NOT a food blog
I had just landed at the Langkawi International Airport, and standing before me was a lanky man holding a placard with my name on it. He had a pleasant smile, this mild-mannered man, and meeting him provided the perfect transition – my passage from hectic city living to paradise. He allowed me the luxury of dwelling on my own thoughts for the 30 minutes ahead of me, but I was keen to talk. “What’s the music that you’re playing right now?” I asked appreciatively. “I don’t know,” he replied sheepishly, and handed me the CD sleeve. “Mmmm….it’s nice,” I said. He smiled. “It’s peaceful, isn’t it?” he replied. I nodded. The rest of the time was filled with endless chatter about work and family and religion. As we drove up to the entrance of The Datai, he took out the music CD from the player and handed it to me. “Here, you have it,” he said.
The private beach at The Datai
The Datai is located at the north western tip of Langkawi and is surrounded by virgin rainforest with a private footpath leading to the white sand beach. The Datai’s 54 villas, 16 suites and 54 rooms are all set within the rainforest with their own private verandas. The first thing I did when I checked into my room was to throw open the balcony doors and inhale the fresh air. Little did I know that monkeys are common visitors at The Datai, and a dusky leaf monkey was observing me just a few metres from where I stood on my balcony!
The typical visitor to The Datai must be someone who loves nature. At night, I was serenaded to sleep by an orchestra of sounds emanating from the jungle – the deep croak of frogs to the quiet song of crickets. Nature’s symphony. In the day, birds would perch on my balcony, chirping briskly like a bunch of housewives sharing the morning news. It’s a euphoric and comforting experience. It’s a place where one can be alone, and yet not feel lonely.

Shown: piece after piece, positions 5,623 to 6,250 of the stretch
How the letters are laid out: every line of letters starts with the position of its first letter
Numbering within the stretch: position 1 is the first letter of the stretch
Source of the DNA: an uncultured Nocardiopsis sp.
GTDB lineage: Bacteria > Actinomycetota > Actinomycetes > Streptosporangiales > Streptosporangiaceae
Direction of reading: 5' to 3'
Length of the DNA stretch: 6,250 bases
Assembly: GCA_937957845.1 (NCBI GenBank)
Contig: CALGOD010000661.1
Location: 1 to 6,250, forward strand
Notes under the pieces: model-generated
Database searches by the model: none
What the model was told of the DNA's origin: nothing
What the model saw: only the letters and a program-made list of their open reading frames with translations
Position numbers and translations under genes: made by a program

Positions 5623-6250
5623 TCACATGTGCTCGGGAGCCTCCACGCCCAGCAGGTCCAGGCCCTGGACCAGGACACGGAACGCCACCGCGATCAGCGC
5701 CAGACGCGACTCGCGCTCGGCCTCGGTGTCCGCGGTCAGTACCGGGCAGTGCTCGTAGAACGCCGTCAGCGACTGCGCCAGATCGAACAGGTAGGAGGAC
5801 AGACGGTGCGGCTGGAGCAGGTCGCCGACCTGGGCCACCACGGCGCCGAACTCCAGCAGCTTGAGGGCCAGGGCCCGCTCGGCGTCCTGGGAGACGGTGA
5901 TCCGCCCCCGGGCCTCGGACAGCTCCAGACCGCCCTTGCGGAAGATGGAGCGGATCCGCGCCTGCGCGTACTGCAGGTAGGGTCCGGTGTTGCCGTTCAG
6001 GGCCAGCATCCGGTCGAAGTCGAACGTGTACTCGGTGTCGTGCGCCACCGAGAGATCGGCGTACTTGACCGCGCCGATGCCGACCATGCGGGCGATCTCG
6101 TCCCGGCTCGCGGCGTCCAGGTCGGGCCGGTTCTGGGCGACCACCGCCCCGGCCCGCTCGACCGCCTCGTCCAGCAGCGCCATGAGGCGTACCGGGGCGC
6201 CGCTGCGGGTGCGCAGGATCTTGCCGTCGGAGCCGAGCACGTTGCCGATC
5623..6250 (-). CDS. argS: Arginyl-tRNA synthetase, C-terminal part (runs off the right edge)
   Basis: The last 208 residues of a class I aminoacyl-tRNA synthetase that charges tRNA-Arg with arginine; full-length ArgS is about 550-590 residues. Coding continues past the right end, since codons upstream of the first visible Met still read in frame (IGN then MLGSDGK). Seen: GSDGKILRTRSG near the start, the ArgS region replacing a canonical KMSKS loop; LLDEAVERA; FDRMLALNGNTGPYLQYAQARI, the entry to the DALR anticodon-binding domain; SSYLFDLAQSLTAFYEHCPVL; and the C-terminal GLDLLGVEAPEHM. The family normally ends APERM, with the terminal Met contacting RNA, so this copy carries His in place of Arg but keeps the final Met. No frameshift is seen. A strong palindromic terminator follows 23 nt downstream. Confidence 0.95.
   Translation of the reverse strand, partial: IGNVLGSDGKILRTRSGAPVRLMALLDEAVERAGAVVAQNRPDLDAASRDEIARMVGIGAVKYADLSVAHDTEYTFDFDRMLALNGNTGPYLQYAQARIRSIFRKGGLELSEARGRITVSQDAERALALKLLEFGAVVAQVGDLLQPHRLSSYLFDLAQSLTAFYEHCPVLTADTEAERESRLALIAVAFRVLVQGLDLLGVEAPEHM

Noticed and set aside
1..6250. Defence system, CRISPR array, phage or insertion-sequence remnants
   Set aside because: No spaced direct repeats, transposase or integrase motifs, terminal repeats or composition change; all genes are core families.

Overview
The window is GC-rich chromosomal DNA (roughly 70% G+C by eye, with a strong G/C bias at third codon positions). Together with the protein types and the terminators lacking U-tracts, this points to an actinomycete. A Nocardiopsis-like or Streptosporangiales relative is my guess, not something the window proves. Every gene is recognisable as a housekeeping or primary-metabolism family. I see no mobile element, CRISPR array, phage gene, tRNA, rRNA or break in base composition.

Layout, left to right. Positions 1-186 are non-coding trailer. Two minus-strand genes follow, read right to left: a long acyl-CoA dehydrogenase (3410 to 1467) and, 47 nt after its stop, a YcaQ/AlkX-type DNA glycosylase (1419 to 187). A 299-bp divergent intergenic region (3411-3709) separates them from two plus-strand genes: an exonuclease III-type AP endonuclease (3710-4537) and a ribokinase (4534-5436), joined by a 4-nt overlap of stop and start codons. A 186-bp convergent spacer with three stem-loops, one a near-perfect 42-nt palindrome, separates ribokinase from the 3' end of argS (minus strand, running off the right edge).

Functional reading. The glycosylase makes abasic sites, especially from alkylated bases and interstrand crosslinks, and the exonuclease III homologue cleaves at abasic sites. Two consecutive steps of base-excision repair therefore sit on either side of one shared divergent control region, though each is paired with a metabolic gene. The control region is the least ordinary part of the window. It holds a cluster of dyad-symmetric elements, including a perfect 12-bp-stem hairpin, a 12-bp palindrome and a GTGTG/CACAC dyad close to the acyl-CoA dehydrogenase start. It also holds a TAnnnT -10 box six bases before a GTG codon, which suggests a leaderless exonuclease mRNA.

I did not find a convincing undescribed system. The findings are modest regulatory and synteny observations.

The villas offer guests privacy as they are set apart, separated by trees and connected by an intricate series of pathways. The pool villas, as the name indicates, have private plunge pools and jacuzzis. They are all luxurious, and are all equipped with a dining table for two, LCD flat screen TV, Bose CD sound system and iPod dock, and their sizes range from 93 square metres to 120 square metres.
The rooms, on the other hand, are no less impressive. At 62.5 square metres in size, they’re relatively large, and offer views of either the Andaman sea, the pool or the rainforest. Binoculars are provided in the premium rooms for those who want to do a spot of bird watching. Of course, what blew me away were the beach villas. At 218 square metres (for the one bedroom beach villa), the beach villas fringe the ocean on one side and the forest on the other, with a gorgeous outdoor shower, a glass walled bathroom, a 10 metre private swimming pool, a lush garden and a separate dining and living area. The price is not for the faint-hearted. Rates start from RM9,550 per night.
There are pros and cons. Cons – You’re isolated, so unless you have a car, be prepared to dine in everyday. Pros – Dining in isn’t all that bad. You have a choice of 4 restaurants (more about the restaurants later), so you won’t go hungry.
The best thing about the resort is the service. Service is attentive, be it at the resort or the restaurants. Often, service seemed to be personable as well, as there appeared to be a genuine interest in getting to know the guests better. I think it works both ways; one has to be interested in getting to know others if one expects others to show an interest in getting to know you. A smile goes a long way, I’ve learnt, and the eyes speak the heart’s intent.